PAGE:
I recently acquired a 2007 Ram 1500 4.7L truck. The brake pedal is 'spongy' (almost to the floor) on the first pump but I get a firm and solid brake pedal with accompanying stopping power on subsequent pumps.

I've bled all four corners and checked the vacuum hoses for leaks. There are no weeping or outright leaks in the master cylinder to (4) disk brake calipers.The master cylinder visually appears to be in good shape but I haven't torn it apart yet.

The rear brakes use a disk brake for stopping power and a drum brake for the parking brake. My wandering mind is starting to think that this may be the problem area.

Before I rip out and replace everything from pedal to all four tires, I'd like to ask if I'm missing something a little less obvious.

fwiw, this is a 4.7L 6 speed manual

  • Classic symptom of air in the system, bleed it again. Only other one I have ever ran into that bleeding could not cure was a 2001 chevy pickup that had a bad abs unit.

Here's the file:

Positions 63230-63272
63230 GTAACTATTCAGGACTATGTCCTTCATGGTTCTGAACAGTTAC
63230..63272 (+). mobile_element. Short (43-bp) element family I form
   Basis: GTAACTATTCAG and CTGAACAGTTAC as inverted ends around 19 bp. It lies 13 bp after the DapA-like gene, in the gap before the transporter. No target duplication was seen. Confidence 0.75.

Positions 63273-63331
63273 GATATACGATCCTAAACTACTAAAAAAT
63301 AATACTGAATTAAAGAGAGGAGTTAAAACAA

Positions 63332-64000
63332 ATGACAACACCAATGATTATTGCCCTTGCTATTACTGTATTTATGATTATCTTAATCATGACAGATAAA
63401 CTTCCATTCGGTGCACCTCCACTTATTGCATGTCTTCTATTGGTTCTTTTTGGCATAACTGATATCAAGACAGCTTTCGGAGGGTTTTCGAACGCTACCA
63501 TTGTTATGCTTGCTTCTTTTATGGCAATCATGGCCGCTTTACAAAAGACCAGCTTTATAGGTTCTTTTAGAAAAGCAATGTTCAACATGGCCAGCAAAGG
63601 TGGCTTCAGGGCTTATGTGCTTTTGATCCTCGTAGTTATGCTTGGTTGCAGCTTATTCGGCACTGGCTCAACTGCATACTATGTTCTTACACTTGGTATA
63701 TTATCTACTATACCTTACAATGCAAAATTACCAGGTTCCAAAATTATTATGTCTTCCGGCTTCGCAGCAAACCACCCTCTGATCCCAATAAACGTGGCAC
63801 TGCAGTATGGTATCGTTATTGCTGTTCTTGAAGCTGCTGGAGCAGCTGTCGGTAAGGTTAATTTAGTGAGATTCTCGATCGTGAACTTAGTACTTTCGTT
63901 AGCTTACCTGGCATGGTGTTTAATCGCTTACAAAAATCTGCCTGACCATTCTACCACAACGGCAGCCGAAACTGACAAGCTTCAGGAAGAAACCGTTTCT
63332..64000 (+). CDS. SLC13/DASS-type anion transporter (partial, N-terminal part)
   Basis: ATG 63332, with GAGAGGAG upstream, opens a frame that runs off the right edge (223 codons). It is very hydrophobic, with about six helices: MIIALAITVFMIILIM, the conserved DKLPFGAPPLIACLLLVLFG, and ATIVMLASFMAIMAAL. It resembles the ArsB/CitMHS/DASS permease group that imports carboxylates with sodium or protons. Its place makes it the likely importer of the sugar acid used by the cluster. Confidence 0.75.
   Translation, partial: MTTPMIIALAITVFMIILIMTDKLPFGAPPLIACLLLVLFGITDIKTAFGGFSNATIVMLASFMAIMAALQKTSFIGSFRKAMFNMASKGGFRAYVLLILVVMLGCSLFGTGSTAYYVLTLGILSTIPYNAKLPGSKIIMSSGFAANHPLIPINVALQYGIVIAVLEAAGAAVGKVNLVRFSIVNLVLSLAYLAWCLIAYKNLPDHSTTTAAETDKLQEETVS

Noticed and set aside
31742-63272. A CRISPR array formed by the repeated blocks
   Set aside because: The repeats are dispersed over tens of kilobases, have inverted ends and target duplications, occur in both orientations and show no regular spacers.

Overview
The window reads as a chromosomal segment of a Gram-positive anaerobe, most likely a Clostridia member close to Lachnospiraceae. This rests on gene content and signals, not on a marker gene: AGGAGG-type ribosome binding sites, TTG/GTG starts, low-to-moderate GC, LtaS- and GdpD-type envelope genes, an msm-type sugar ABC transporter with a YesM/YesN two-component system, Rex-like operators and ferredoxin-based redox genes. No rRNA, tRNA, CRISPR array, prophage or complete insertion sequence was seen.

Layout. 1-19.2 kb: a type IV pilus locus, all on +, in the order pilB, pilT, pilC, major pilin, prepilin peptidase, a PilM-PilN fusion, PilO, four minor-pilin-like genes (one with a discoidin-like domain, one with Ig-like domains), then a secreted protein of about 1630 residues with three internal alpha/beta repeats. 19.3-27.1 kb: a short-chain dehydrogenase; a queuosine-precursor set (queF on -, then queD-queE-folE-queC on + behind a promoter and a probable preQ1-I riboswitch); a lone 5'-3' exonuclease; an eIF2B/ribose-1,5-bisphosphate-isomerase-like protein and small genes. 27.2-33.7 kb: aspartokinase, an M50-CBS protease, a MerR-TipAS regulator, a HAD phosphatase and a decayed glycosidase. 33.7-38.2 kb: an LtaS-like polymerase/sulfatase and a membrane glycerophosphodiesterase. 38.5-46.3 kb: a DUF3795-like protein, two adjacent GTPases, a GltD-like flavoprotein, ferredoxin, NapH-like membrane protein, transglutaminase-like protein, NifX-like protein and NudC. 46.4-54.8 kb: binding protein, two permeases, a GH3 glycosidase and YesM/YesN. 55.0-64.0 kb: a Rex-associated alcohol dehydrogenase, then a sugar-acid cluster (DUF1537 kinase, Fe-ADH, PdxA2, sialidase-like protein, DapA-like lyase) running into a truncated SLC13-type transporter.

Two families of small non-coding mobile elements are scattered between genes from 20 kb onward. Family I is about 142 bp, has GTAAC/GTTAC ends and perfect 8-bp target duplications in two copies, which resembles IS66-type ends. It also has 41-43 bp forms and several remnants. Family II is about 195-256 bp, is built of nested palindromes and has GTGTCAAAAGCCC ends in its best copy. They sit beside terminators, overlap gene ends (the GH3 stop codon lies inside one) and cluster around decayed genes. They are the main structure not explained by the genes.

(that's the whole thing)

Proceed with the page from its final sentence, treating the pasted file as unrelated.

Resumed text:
– Moab
    Commented Sep 24, 2019 at 15:26

1 Answer 1


I agree with what @Moab said in the comments: This appears to be a bleeding problem.

I'm not sure what method you are using to bleed your brakes, however I've recently found the virtue of using a vacuum operated brake bleeder. This is the type which you plug one end onto the brake bleeder fitting and then suck the fluid through to a reservoir (you can pick one up from Harbor Freight for around $20, IIRC). As long as you have a decent air compressor, it works really well. The reason I'd suggest using this is, I had to bleed my son's clutch system as it WOULD NOT bleed manually (I tried for over four hours to get it to bleed without any luck). With the auto brake bleeder, it took me longer to setup everything up than it did to bleed it, and it did it the first time. It was amazing to me how well it worked. The reason I believe it did, is because the bubbles (or air in the system) will follow the vacuum source. If you cannot get the thing to bleed manually, using one of these is a very good choice.

As for your other thought, while the disk brake system and e-brake system are on the same rotor, they are completely separate systems (on most vehicles, which includes your Ram). There's no reason in my mind why one would cause problems for the other, except if it's so screwed up the rotor is out of sorts. It'd have to get really ugly before that'd happen.

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